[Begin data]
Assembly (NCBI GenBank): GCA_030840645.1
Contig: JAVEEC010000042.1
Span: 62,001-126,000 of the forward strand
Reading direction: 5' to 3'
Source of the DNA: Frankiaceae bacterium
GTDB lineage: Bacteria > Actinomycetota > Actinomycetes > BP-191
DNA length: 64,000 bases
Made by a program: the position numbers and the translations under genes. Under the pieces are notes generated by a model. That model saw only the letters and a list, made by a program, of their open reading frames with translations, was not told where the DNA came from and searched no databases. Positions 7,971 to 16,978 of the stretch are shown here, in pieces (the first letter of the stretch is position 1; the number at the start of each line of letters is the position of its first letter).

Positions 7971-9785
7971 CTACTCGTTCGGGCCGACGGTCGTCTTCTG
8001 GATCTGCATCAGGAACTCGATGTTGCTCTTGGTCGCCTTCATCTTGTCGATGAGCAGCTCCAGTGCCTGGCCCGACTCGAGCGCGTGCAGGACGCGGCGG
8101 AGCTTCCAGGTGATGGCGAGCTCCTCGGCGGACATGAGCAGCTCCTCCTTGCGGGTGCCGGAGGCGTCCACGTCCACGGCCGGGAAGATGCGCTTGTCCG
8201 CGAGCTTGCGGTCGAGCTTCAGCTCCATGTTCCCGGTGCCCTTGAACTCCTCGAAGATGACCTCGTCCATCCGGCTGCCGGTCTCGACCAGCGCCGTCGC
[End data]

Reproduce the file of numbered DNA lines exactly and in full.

Assembly (NCBI GenBank): GCA_030840645.1
Contig: JAVEEC010000042.1
Span: 62,001-126,000 of the forward strand
Reading direction: 5' to 3'
Source of the DNA: Frankiaceae bacterium
GTDB lineage: Bacteria > Actinomycetota > Actinomycetes > BP-191
DNA length: 64,000 bases
Made by a program: the position numbers and the translations under genes. Under the pieces are notes generated by a model. That model saw only the letters and a list, made by a program, of their open reading frames with translations, was not told where the DNA came from and searched no databases. Positions 7,971 to 16,978 of the stretch are shown here, in pieces (the first letter of the stretch is position 1; the number at the start of each line of letters is the position of its first letter).

Positions 7971-9785
7971 CTACTCGTTCGGGCCGACGGTCGTCTTCTG
8001 GATCTGCATCAGGAACTCGATGTTGCTCTTGGTCGCCTTCATCTTGTCGATGAGCAGCTCCAGTGCCTGGCCCGACTCGAGCGCGTGCAGGACGCGGCGG
8101 AGCTTCCAGGTGATGGCGAGCTCCTCGGCGGACATGAGCAGCTCCTCCTTGCGGGTGCCGGAGGCGTCCACGTCCACGGCCGGGAAGATGCGCTTGTCCG
8201 CGAGCTTGCGGTCGAGCTTCAGCTCCATGTTCCCGGTGCCCTTGAACTCCTCGAAGATGACCTCGTCCATCCGGCTGCCGGTCTCGACCAGCGCCGTCGC